New research suggests that there is a difference in the way the brain reacts to fructose when compared to glucose, with negative implications for our health. Given the amount of high fructose corn syrup found in processed foods these days, this is extremely important research.
The study, carried out by scientists in Switzerland, involved 12 men. The participants were each given fructose, glucose, and a placebo on three separate occasions. After ingestion of the substances, the researchers assessed (1) functional MRI readings showing brain activity, (2) the amount of satiation hormones (the hormones that tell you that you are full) in their blood, and (3) subjective feelings of appetite.
Glucose is the primary energy source for many organisms, including humans, and is the main type of sugar found in the blood. Fructose is a sugar found naturally in honey and fruits. High-fructose corn syrup is a corn syrup that has been modified to turn some of the glucose to fructose. While regular table sugar (sucrose) has a 1:1 ratio of glucose to fructose, high fructose corn syrup has far more fructose than glucose. This makes it much sweeter than table sugar. Commercial food producers like to use high fructose corn syrup because its increased sweetness means that they can use less of it, making production of foods cheaper.
The findings of the study were very interesting. It turns out that the fructose was not as effective at stimulating the brain’s reward center as glucose. In addition, there were only minimal changes in the level of satiation hormones in the blood after eating fructose. This lack of satiety and rewarding effect from fructose may lead to a subsequent increase in appetite, food intake, and body weight, none of which are desirable.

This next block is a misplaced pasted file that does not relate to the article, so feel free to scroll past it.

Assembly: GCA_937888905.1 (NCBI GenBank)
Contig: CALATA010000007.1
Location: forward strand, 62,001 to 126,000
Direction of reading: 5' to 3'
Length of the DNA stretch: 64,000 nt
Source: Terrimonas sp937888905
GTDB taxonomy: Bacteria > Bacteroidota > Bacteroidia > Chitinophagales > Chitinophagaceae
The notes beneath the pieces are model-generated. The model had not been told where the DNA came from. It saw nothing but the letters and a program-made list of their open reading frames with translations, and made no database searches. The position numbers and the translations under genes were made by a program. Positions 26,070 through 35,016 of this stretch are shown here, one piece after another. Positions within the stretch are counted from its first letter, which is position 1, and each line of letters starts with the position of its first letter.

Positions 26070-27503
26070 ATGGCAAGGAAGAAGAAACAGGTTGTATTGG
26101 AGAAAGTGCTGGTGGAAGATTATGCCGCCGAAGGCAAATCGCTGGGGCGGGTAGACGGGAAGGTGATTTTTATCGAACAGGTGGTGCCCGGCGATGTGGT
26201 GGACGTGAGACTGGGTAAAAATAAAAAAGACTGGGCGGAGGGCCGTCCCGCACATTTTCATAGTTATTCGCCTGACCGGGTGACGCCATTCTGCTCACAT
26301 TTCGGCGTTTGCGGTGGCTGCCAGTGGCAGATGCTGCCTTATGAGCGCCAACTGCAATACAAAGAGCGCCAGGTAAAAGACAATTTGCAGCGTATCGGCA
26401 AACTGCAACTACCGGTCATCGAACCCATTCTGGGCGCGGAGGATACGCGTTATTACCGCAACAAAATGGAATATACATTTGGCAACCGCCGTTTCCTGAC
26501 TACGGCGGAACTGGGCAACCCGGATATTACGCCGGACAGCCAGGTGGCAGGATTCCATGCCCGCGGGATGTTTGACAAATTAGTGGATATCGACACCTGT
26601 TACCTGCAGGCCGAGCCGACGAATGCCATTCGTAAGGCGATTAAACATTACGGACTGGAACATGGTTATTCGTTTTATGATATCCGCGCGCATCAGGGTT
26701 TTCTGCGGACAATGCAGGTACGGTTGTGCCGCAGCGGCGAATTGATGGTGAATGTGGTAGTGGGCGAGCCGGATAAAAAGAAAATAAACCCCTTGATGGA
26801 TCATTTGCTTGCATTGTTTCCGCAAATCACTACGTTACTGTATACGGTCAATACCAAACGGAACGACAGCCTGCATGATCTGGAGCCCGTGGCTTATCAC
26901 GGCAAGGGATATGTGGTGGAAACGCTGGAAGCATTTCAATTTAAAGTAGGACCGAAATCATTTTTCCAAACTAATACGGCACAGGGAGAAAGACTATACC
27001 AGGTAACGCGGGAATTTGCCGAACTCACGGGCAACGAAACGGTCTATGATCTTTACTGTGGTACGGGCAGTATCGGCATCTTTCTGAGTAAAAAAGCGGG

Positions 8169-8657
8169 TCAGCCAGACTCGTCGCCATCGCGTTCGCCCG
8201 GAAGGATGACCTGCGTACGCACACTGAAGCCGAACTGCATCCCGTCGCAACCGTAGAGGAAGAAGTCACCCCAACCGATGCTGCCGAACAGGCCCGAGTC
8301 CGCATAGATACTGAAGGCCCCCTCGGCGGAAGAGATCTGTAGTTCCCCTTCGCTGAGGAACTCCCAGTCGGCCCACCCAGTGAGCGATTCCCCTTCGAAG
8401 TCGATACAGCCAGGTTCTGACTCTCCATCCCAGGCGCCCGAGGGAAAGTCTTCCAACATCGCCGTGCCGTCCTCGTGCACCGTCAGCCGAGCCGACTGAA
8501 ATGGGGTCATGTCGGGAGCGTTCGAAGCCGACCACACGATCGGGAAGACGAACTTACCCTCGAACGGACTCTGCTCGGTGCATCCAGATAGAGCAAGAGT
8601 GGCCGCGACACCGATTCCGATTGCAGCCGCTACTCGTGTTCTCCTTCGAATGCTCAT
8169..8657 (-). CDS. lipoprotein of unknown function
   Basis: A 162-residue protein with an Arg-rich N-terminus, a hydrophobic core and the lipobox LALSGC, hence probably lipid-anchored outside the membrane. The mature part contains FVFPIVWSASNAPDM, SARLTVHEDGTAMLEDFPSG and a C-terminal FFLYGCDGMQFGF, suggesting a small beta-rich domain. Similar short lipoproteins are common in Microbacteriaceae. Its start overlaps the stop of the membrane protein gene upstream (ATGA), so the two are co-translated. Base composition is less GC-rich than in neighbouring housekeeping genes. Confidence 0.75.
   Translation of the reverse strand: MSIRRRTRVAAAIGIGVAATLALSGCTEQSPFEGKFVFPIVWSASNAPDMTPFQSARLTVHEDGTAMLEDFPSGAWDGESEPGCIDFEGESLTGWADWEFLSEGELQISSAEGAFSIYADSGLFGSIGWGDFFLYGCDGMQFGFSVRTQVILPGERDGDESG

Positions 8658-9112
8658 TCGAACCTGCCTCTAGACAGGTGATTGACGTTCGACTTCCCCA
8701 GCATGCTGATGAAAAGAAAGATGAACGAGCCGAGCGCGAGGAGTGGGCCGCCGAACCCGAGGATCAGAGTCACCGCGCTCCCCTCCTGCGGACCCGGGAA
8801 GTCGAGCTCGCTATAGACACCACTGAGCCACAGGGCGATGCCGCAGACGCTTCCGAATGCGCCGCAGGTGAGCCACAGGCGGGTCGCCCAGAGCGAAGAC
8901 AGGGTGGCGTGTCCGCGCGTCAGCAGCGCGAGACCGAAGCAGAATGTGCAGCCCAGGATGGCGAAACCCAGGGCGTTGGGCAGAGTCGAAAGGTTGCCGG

So what should we take away from this study? Well, firstly, it is important to note that the study was extremely limited in the number of participants involved, and in its scope. Therefore, while the results provide a great starting point for more research, they remain preliminary at this point. However, it is always a good idea to limit added sugars in your diet. The American Heart Association recommends no more than around 6 teaspoons of added sugar (24 grams) for women and around 9 teaspoons (36 grams) for men per day. In addition, it is a good idea to limit your consumption of processed foods. There are many compelling reasons why this is a good move for your health, but it will also help you avoid high fructose corn syrup in your diet.
Rachel and Dawn says
I’ve read this theory also – in Sarah Wilson’s book I Quit Sugar, she talks about how we haven’t evolved to have that fructose trigger that makes us feel satisfied, no matter how much we eat of it – that’s why we start out eating one cookie and then go on to eat the whole packet – or is that just me? :-). Interesting to see there’s now some scientific research behind it Esther – thanks for posting. Great read. Dawn x
Thanks Dawn. I have the same problem with cookies, especially store bought ones. That’s why I try to make them at home instead. I haven’t read that book – I’ll have to add it to my reading list. Thanks.
Laís @thediabeticviking says
your posts are always adorably informative, Esther, thank you!
Thank you 🙂